Ramona's relationship with Santa got off to a rocky start. She was about 10 months old around the time of her first Christmas, during the throes of the first wave of stranger danger. We foisted her on the very warm-looking Santa (we were in Austin) and now have some hilarious pictures of her and her baby friend screaming on Santa's lap.
|"Get this the fuck off my head, Mom."|
|These people are serious about Christmas. It looks like this all year. Photo Credit: Ken Lund|
We moved to California at the end of 2014 and didn't have the opportunity to go back to Michigan. We did, however, consider going to a different Santa, but Ramona was old enough to remember how scared she was. Every time we walked by the Santa Hut at the local mall, she'd freak out a little bit. We finally decided to tell her that Santa wasn't real. It was something we were already leaning towards but it seemed like a good way to alleviate her fears.
So why were we leaning towards it at all and why have we doubled down on it now that she has teachers and friends and other people she generally trusts tell her that Santa is real?
1. Santa has a social justice problem. We tell kids that if they're good they'll get presents from Santa. What about children from families who can't afford to give them a lavish Christmas? Are they not good too? Santa conflates wealth with goodness. Obviously it's not something you bring up when you tell kids about Santa, but that isn't a deep question, especially considering how competitive kids can get.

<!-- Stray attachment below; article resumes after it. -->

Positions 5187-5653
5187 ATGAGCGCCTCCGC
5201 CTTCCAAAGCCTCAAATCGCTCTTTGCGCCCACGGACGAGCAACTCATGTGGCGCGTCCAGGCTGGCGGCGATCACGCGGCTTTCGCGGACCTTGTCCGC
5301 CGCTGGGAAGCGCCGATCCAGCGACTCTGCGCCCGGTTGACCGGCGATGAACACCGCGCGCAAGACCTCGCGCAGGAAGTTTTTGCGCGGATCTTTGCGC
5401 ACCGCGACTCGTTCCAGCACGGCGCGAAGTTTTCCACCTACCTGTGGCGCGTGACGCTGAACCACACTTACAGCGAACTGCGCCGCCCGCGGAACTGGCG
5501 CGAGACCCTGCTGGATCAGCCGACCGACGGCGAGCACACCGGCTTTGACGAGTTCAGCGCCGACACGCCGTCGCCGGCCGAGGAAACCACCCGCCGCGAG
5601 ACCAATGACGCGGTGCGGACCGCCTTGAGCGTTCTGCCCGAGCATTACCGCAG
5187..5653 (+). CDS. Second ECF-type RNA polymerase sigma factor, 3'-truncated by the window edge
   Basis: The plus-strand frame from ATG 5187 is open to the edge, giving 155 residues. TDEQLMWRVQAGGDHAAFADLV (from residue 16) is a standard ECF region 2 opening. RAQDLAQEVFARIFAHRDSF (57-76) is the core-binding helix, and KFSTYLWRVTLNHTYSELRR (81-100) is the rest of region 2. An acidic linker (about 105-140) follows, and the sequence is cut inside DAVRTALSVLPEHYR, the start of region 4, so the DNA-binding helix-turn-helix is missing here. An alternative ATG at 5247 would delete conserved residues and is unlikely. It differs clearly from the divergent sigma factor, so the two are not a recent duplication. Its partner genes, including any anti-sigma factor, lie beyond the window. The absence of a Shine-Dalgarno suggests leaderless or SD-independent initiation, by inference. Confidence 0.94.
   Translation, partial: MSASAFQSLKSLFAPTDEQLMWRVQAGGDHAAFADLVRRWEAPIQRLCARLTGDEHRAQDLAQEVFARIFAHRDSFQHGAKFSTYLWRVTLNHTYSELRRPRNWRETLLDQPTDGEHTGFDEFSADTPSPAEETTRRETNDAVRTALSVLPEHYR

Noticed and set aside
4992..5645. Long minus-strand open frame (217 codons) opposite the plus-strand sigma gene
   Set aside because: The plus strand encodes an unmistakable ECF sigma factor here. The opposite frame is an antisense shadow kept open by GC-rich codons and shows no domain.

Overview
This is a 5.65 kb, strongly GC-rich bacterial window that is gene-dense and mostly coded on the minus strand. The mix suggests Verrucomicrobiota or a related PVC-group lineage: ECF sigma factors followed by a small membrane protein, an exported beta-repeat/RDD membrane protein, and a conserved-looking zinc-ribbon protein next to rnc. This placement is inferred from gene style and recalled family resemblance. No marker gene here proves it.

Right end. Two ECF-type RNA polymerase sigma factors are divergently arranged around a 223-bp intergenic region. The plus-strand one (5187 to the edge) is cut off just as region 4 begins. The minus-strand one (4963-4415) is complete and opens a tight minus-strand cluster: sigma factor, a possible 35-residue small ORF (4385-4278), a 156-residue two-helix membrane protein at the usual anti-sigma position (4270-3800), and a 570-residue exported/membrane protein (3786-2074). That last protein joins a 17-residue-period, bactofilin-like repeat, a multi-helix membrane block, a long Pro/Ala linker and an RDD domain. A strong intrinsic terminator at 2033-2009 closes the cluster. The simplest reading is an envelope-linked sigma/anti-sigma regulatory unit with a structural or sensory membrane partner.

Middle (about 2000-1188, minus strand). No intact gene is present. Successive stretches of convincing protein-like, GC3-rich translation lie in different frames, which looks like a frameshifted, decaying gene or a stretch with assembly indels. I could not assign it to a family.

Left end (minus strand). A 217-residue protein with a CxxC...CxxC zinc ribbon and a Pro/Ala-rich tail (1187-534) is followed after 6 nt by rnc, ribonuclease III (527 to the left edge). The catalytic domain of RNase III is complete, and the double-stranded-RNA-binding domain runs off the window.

2. As much handwaving as you do, telling a child that Santa is real is still lying to them. We work so hard to teach children to be honest with us and each other. We tell kids that lying is wrong. But how do you reconcile this lie? And when they do figure it out or we have to tell them, then what? Either the kiddo figures it out and is upset that their parents and the people they trust have lied to them or they get to the age where you need to tell them and then it's crushing. Why start in the first place?
|Probably what you think I look like|
4. I've spent the past 12 years working really hard to be in the position I am right now. And now I'm supposed to give credit to some old white man for all the presents that I buy her? NOPE. NOPE. NOPE.
- We tell kids to not trust strangers, but it's okay that Santa some how spies on them while they sleep and he knows what they do on a day-to-day basis.
- And then he commits the felony of breaking and entering.
- Also, Santa? Totally breaking the laws of thermodynamics.